Texas Weather with or without Water

By David Smith

"If you don’t like Texas’ weather, wait twenty minutes”

is a tired aphorism we’ve all heard many times. With a corollary I’ll add, “If you don’t like Texas climate, drive a couple hundred miles, but be sure to stay in Texas.” Our state has awesome variety of weather, starting in the distant South where the Rio Grande oozes into the Gulf of Mexico, with its near tropical heat most years. In the Panhandle you have the usual four seasons, compounded by so-called blue northers, known in other areas as cold fronts, that slam down from the North Pole when they want to.

A friend once said of his little boys, “They have two speeds; slow and stop.” Let me adapt that thought and say that Houston has two temperatures: hot and steamy hot. That may not be quite fair, but it’s not far off either. In past years I referred to Houston’s “annual week of winter” when temperatures hung out in the 50s or 40s, perhaps even freezing a night or two, but last year we didn’t have any winter, not even one night cold enough to build a fire in our fireplace. The AC was on for ten months. About every five years or so, it might snow enough for kids to scrape together a snowball, and schools will let out for an unplanned holiday. Growing numbers of Texans have found their way to ski lifts in Colorado and New Mexico, much of which was formerly parts of Texas.

The real extremes of Texas weather tend to center around rainfall or lack of it from West to East. Extremes range from single-digit average annual moisture in El Paso to over 60 inches average at Orange and the lower Sabine River area. Ranchers in West Texas are always anxious to get as much moisture as they possibly can in any form. Almost no one in far West Texas can imagine the concept of too much rain, such as a flood, until they have one. Ranchers who made it through the drought of the 1950s in banker’s parlance describe annual rainfall as dropping “to the low single digits.” At the annual Bloys Camp Meeting, where our family went some summers as guests of Mr. J.W. Espy, the ranchers’ prayers for rain compared in earnestness with those of the prophet Elijah.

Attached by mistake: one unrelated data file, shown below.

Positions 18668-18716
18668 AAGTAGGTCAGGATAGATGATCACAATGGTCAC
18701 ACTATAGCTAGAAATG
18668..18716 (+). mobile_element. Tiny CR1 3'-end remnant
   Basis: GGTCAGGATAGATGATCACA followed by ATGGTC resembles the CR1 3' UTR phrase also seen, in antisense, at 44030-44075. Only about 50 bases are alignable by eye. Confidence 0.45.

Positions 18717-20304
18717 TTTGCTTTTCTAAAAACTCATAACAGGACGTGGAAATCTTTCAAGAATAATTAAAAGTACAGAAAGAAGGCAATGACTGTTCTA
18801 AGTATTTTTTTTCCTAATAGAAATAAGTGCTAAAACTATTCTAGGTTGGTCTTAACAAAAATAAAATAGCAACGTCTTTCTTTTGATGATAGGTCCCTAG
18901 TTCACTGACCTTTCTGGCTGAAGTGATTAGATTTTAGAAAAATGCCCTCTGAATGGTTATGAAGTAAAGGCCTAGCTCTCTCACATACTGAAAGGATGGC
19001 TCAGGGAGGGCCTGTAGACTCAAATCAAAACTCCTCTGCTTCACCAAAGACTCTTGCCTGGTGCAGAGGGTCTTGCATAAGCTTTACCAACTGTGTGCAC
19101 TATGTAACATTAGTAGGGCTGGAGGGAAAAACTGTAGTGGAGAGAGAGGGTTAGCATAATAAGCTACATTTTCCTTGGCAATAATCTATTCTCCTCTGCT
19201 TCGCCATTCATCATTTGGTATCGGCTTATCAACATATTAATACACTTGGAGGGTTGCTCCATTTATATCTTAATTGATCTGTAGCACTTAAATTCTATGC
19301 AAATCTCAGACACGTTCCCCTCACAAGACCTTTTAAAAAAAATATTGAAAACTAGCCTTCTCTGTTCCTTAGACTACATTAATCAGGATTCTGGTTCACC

It happens my mother was born in Tucson, Arizona, a place even hotter and drier than El Paso. When our family moved from El Paso to San Antonio, we had three times as much “rain”, and Mother considered it an event when she could drive her old Chrysler with all windows open. Her neighbors must have thought she was plumb crazy. That was before the days of automotive air conditioning.

Though the rest of our nuclear family continue to live happily in San Antonio, with Dad’s move in 1952 to head up National Bank of Commerce there, I had no idea what a paradigm shift I was in for in 1958 when this “prodigal son” chose to “go East young man.” Sometimes Houston gets three times as much rain during a hurricane as El Paso will get in two years. In my collection of Texas books I have one entitled The Time It Never Rained.

Every self-respecting Texas town has a “war story” to tell that’s a one-hundred-year flood plain event. There was a restaurant in Lampasas that I suppose still has the floodline painted high on their plate glass front window with the note, “It came to here.”

Sanderson, Texas surely has its “war story.” Dad’s friend, Johnny Williams, owned a wool warehouse next to Highway 90. By a freak of nature the summer of 1964, a super heavy rain dumped on the rocky hills above town, and the water cascaded down through Mr. Williams’ warehouse like a dose of salts through an old widow.

Sacked wool and mohair rode the crest of the tidal wave through downtown Sanderson, on to the Rio Grande and beyond, most all of it irrecoverable. This was in the days when almost no one thought of flood insurance. Lost in the flood were Mr. William’s records, who owned how much wool, or was it mohair?